New sports betting bill puts Minnesota tribes in control | national politics

ST. PAUL, Minnesota (AP) — The lead sponsor of a House bill legalizing sports betting in Minnesota said Monday he’s confident the state’s Native American tribes will drop their longstanding opposition and make it law because it gives them control would.

Coon Rapids Democratic Rep. Zack Stephenson said he’s been meeting with leaders of all 11 Ojibwe and Dakota bands in Minnesota over the past few months to develop a “Minnesota-specific model” and that he’s not pushing forward now would, if he wasn’t comfortable, that they’ll end up supporting it. The bill gets its first hearing in committee on Tuesday.

“If this law is passed, Minnesotans will be able to visit sports betting lounges at casinos across Minnesota and they will also be able to bet on sports from anywhere in the state from their own cell phones,” Stephenson said at a news conference.

Opposition from tribal governments, which depend on casinos for much of their revenue, has blocked past efforts to legalize sports betting in Minnesota. But the bill, drafted by Stephenson and Farmington Republican Rep. Pat Garofalo, would keep most of the profits in tribal hands.

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Garofalo said the approach will take Minnesota “from a black market for unregulated activity to a regulated market with consumer transparency, consumer protection, and organized crime and money laundering defunding.”

Stephenson said the tribes would keep all winnings from bets at their casinos and keep about 5% of total amounts wagered on mobile devices. They could partner with commercial mobile betting platforms like FanDuel, DraftKings and MGM.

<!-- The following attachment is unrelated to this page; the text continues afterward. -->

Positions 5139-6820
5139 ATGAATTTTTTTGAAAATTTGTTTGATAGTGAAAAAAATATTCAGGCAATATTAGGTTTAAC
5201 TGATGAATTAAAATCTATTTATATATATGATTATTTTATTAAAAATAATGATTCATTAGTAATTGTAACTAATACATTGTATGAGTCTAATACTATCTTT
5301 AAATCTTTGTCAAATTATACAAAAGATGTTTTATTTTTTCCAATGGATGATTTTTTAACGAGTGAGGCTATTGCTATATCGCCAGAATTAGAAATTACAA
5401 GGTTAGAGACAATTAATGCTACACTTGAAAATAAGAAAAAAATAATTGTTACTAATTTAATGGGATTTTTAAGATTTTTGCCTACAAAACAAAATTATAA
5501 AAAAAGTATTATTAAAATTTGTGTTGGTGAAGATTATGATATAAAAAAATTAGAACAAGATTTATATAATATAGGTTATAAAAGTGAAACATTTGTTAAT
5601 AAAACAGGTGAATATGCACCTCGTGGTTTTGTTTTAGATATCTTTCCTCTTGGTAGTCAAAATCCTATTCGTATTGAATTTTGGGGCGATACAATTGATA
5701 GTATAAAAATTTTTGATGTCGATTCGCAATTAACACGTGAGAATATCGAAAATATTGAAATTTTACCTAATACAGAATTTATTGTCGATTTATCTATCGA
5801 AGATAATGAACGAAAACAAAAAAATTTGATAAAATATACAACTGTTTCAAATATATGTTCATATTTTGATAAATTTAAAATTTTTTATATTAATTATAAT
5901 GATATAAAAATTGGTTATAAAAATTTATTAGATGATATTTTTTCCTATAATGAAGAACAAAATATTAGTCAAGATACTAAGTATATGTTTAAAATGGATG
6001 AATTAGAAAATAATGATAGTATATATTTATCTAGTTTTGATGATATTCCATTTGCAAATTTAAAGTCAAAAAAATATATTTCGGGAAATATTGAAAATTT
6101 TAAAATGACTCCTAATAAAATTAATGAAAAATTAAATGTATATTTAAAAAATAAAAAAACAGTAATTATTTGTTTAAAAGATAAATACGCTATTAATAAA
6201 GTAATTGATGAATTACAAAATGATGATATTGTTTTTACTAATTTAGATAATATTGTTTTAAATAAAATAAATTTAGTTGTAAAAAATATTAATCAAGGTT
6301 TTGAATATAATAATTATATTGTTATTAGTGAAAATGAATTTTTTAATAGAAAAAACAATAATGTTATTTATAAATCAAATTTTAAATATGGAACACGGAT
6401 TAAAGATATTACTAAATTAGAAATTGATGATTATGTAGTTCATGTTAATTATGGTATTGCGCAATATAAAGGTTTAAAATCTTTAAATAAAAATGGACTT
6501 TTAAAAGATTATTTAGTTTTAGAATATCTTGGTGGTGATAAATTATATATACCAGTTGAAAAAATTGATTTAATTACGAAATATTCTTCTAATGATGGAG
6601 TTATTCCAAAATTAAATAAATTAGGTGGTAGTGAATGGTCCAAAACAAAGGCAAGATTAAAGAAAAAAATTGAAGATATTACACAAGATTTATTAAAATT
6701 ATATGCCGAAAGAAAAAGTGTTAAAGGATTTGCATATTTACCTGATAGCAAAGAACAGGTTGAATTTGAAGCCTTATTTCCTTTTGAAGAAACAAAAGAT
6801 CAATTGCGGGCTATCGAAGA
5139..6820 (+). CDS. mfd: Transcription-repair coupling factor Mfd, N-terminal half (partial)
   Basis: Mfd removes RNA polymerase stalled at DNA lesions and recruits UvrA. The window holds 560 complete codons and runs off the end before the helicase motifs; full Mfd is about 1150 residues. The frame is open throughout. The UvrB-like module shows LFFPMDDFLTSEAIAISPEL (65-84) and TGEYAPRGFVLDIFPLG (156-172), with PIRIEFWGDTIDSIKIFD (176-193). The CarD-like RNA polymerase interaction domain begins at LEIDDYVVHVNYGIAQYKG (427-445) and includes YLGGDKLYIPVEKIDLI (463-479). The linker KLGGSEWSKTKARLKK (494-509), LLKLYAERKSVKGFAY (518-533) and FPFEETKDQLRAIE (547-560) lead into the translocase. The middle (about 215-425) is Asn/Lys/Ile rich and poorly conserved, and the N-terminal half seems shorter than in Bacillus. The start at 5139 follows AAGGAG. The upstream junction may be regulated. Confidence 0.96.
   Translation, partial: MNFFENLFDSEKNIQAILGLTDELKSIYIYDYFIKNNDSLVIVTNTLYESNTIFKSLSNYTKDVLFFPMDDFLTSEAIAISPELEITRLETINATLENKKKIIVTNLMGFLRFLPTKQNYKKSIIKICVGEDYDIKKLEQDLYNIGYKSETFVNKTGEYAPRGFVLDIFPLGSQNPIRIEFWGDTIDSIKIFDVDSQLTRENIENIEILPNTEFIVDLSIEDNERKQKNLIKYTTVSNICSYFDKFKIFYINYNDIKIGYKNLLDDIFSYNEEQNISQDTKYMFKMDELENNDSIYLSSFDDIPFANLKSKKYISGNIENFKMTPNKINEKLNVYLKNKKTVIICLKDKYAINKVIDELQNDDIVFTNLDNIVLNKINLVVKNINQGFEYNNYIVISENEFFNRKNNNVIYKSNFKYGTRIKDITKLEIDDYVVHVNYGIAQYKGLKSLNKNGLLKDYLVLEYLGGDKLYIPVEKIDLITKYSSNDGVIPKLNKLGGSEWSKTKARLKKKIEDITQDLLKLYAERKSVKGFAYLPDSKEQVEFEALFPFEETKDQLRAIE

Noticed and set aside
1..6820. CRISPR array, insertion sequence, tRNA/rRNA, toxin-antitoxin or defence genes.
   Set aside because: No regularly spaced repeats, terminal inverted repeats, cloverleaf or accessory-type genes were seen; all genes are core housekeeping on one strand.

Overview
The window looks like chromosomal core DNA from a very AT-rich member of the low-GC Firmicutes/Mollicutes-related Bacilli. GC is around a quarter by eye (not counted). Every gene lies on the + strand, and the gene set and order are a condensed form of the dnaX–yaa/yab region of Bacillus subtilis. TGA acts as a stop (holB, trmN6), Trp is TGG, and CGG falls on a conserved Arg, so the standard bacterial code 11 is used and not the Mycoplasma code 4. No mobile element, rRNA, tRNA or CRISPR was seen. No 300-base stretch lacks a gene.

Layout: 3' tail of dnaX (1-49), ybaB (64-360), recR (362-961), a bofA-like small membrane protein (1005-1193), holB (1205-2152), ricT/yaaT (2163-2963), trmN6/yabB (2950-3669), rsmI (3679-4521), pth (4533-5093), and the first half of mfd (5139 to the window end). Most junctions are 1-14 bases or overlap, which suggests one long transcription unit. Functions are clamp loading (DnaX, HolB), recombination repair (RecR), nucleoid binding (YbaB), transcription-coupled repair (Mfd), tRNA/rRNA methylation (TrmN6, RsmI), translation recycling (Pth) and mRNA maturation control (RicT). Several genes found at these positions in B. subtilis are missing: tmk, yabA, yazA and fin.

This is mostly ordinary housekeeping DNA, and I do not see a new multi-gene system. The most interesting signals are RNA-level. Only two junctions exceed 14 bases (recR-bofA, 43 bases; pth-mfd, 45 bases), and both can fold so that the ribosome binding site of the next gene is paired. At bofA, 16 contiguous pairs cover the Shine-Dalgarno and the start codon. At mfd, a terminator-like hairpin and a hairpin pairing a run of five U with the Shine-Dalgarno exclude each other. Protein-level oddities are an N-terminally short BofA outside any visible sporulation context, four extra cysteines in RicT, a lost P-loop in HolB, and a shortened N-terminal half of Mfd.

The state would receive only 10% of the tribes’ net profits from online betting. Stephenson estimated it could be around $20 million a year, with 40% going to programs to combat problem gambling; 40% for youth sports, particularly in communities with high levels of juvenile delinquency; and 20% for regulating the emerging industry to protect consumers and ensure betting does not affect what is happening on the pitch.

A statement from the Minnesota Indian Gaming Association, which represents 10 tribal nations, was notable for not directly opposing the law, instead refusing approval until details are nailed down.

The group said it and its members “support state efforts to authorize sports betting in both tribal gambling and online/mobile platforms and believe tribes are best positioned to bring this new market to the state’s consumers It added that they will “monitor state legislation and look forward to working with other stakeholders.”

Stephenson said the bill alone would need approval from at least six committees in the House of Representatives. It also has to pass the Senate, where it received a muted reaction from the chamber’s leading proponent for legalizing sports betting, GOP Sen. Roger Chamberlain of Lino Lakes.

“I welcome Democrats to this table, and we will work together to write legislation that can achieve this,” Chamberlain said in a statement. “However, the offer in its current form will not offer the consumer a good product. We need to expand the options for consumers to have the best possible experience.”

Unlike under Chamberlain’s bill, the state’s two racetracks would not get a share of the action.

Stephenson said he consulted with the state’s professional sports teams and colleges, but said his bill would not allow them to run their own sports book businesses. He said the state’s tribes are the experts on how to properly regulate gambling and it makes sense to start with them.

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